Ted’s life was filled with such shared moments of meeting. He wrote about them often — a four-year-old Tommy climbing up on his lap late one difficult night, a manger scene on Lombard Street after a meaningful conversation with Karen,2 a moment of forgiveness with Jan after breaking an heirloom pitcher,3 — these aching moments of vulnerability and encounter give his writing poignancy and depth. When we read Ted, we are awakened to the longing for meaningful connection that shaped his life and work.

This longing is, I believe, rooted in his lifelong effort to discern the traces of the divine at work in our relationships with one another, appearing between us in sneaky ways, but always available to those willing to listen.

That longing found me too in February and it remains with me now; a longing to sit with him again on the porch, to grapple with the deeper truth of things, to laugh and joke and be together. As I thought about his entering then into his final phase, another prayer from Guerillas of Grace spoke to me. It is called “Sustain Me in the Coming Then” (p. 79)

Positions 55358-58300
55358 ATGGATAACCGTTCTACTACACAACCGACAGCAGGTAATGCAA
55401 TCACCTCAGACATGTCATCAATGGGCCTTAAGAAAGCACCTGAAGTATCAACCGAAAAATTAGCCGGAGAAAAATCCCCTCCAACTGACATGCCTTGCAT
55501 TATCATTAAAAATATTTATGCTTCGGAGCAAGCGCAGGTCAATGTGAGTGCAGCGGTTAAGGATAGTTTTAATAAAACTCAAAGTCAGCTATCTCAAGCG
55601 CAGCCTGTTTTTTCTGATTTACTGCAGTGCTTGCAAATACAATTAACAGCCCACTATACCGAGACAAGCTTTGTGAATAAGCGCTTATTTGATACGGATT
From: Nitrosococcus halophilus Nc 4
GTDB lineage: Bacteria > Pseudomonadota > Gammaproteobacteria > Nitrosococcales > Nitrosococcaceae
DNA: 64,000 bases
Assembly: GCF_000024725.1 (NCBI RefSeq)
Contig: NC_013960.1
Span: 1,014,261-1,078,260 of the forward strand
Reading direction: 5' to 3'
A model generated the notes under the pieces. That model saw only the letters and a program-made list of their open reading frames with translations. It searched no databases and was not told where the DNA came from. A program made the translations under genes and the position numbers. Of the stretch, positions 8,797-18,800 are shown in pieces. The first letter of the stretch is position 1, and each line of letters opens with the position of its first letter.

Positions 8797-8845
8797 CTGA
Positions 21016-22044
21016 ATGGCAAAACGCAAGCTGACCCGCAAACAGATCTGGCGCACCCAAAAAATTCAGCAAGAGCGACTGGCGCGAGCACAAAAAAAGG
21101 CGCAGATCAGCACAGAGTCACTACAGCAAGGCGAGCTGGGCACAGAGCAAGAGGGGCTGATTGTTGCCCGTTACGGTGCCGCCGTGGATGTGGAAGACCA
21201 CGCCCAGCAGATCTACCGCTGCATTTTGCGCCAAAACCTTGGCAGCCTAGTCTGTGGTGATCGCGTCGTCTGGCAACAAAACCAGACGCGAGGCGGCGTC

Sustain Me in the Coming Then

O God, empty me of my angry judgments,

      and aching disappointments,

             and anxious trying,

and breathe into me

      something like quietness

             and confidence,

that the lion and the lamb in me

         may lie down together

                  and be led by a trust

as straightforward as a little child.

Catch my pride and doubt off guard

that, at least for the moment,

I may sense your presence

         and your caring,

and be surprised

         by a sudden joy

                  rising in me now

to sustain me in the coming then.